'The Bachelor' Format Is Broken. Here's How to Fix It.
If you soldiered through all three hours of Monday night's Bachelorette finale, you might have noticed something unusual about host Chris Harrison on After the Final Rose: He seemed to be scrambling. It wasn't because the newly engaged JoJo Fletcher and Jordan Rodgers whipped out some unexpected twist — say, a spectacular breakup that needed mediation. Instead, Harrison was scrambling for the opposite reason: Monday's finale was basically drama-free.
Despite a few hiccups involving her family, JoJo ended up engaged to the dude Mic picked to win before the show even started. On After the Final Rose, runner-up Robby Hayes talked robotically about "emotions," and a perfectly content JoJo and Jordan revealed plans to move to Dallas. Everybody had nice skin and hair.
Harrison tried desperately to drum up the drama. "Hopefully, Aaron can make it to the wedding," he prodded, referring to Jordan's strained relationship with brother and Green Bay Packers quarterback Aaron Rodgers. The jab went nowhere — soon enough, JoJo and Jordan were giggling over their favorite Snapchat filters. Ultimately, Harrison was left promising viewers the third season of Bachelor in Paradise, which premieres Tuesday, would be chock-full of drama.
Here's the problem: Even though JoJo found a fiancé on the Bachelorette, it was a boring end to a boring season of wholesome, straight, predominantly white people looking for love. The same can be said about last season, when noted Jesus enthusiast and would-be politician Ben Higgins became engaged to inoffensive blonde person Lauren B. In recent seasons, it's become standard for both Bachelor and Bachelorette seasons to produce successful heterosexual relationships. Yes, it means the show is achieving its goal — but it's also boring me to tears.
The Bachelor franchise wasn't always an assembly line of happy couples. In fact, its success rate used to be a disaster — a trend perhaps epitomized by Bachelor Brad Womack. On season 11, Womack became the first Bachelor to choose no one. Back again four seasons later, Womack proposed to Emily Maynard — but they later called off their engagement.
Other failed unions abound. Maynard, who went on to become The Bachelorette, ended her engagement to Jef with one F. Bachelorette DeAnna Pappas broke up with snowboarder Jesse Csincsak. Bachelor Jake Pavelka and Vienna Girardi's relationship erupted like a volcano. Bachelorette Jillian Harris and Ed Swiderski broke up, as did Bachelorette Ali Fedotwosky and Roberto Martinez — to name but a fraction of the shows' failed couples.
Something needed to change. The storied franchise that once produced Happy Couple Trista and Ryan™ was fast becoming a laughingstock. Non-dating reality shows like Survivor, the Biggest Loser and Big Brother were said to have "better romance track records" than The Bachelor.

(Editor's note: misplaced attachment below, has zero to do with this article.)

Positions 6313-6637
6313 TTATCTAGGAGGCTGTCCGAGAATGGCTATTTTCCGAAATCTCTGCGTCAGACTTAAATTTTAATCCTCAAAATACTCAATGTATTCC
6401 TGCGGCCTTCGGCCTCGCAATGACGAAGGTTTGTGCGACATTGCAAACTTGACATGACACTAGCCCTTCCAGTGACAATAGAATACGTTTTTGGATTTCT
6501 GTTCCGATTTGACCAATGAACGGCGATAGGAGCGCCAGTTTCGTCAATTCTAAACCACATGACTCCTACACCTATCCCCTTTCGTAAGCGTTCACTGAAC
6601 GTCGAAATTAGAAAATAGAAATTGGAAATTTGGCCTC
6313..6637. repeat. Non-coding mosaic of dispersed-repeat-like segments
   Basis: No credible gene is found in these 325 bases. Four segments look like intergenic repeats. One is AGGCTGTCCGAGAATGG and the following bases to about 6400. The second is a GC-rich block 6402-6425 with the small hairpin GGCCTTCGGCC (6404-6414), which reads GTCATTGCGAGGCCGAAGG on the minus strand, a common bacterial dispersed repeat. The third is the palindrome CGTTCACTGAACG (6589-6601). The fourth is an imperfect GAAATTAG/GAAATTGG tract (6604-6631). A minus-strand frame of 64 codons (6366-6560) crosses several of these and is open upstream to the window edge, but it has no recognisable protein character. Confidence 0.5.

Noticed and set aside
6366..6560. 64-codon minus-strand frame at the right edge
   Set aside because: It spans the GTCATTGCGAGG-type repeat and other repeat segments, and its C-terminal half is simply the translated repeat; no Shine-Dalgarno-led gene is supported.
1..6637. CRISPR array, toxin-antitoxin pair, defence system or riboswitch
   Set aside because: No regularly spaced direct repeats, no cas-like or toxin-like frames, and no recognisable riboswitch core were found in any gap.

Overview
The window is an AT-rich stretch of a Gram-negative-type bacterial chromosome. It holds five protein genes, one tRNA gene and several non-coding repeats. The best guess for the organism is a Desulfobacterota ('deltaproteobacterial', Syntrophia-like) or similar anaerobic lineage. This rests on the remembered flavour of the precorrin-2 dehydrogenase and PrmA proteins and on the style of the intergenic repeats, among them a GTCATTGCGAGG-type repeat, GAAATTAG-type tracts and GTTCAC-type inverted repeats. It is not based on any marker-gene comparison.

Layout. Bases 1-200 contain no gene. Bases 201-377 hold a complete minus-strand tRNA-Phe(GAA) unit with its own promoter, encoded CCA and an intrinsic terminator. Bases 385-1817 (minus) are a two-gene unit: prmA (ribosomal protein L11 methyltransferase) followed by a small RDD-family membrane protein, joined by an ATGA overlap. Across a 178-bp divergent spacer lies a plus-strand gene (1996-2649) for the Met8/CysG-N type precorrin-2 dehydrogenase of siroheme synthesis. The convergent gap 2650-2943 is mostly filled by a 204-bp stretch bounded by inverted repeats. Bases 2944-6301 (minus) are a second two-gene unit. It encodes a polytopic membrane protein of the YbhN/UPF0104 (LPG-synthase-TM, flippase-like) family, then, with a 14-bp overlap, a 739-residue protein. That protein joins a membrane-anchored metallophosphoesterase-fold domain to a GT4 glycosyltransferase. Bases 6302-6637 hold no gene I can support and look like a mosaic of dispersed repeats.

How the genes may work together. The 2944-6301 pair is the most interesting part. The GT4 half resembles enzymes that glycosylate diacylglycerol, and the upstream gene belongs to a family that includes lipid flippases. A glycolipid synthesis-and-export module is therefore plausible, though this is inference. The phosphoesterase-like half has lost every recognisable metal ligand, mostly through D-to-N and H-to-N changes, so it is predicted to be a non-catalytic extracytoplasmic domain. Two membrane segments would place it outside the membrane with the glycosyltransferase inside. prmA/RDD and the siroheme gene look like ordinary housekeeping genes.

Enter Bachelorette Ashley Hebert and her winner, J.P. Rosenbaum. The pair got engaged at the end of season seven — and, shockingly, actually seemed interested in marrying each other. ABC seized its chance to rectify The Bachelor franchise's floundering image. On Dec. 16, 2012, the network aired Ashley and J.P.'s wedding.
"Ashley Hebert and J.P. Rosenbaum are only one of a few Bachelorette couples in history to have made it down the aisle," Hollywood Life gushed at the time.
The show's "success" rate was on the up. No longer were viewers investing in relationships that fizzled after filming wrapped; no longer did we need bear witness to the horrors of Brad and Jake. Finally, we had couples we could depend on, like born-again virgin Sean Lowe and his winner, Catherine Giudici; their wedding aired live on ABC. In both Ashley and J.P. and Sean and Catherine, ABC figured out how to make the Bachelor and Bachelorette work for them.
Now, ABC is too good at it — and it's a problem. In recent seasons, it's seems as though the network is making too many safe, boring choices to ensure the show produces a marriage. Ben Higgins was cute and nice, but I'm also interested in love stories that don't involve straight white dudes with strong family values.
I miss watching diverse personalities and differing values clash on the Bachelor and Bachelorette. I miss when Ed left the show, came back, and then failed to get it up in the Fantasy Suite. I miss when Jason Mesnick dumped his chosen fiancé Melissa Rycroft and professed his love for runner-up Molly Malaney live on After the Final Rose. I miss when recent Bachelorette Kaitlyn Bristowe — who brought back some of the spark of seasons past — slept with contestant Nick Viall before Fantasy Suite week, breaking a sacred rule. We need more of that. We also need more queer people and people of color, as my fellow Bachelor fan and Mic's Anna Swartz noted.
The perfect season of The Bachelor or Bachelorette would strike the perfect balance between Juan Pablo Galavis and Ben; it would bring in diverse people with different values and worldviews, without sacrificing the true love stories fans tune in for. How can The Bachelor get there? Steering the focus away from marriage as the absolute goal, for one. A search for love doesn't have to be a search for marriage. A less tradition-bound cast will certainly make for better viewing.
And hey, let's make things a little less serious. Four of the seven group dates on JoJo's season were sports-related — not even silly sports, either. What ever happened to good ol' fashioned skiing in bikinis or rolling down a hill inside of a giant inflatable ball? Somehow, Bachelor in Paradise has absorbed all of the franchise's goofiness. The Bachelor and Bachelorette need to untuck their shirts and have a little fun again.
These changes would amount to a dramatic twist from the shows' current formula. But hey — drama is what The Bachelor used to do best. It can get back there again.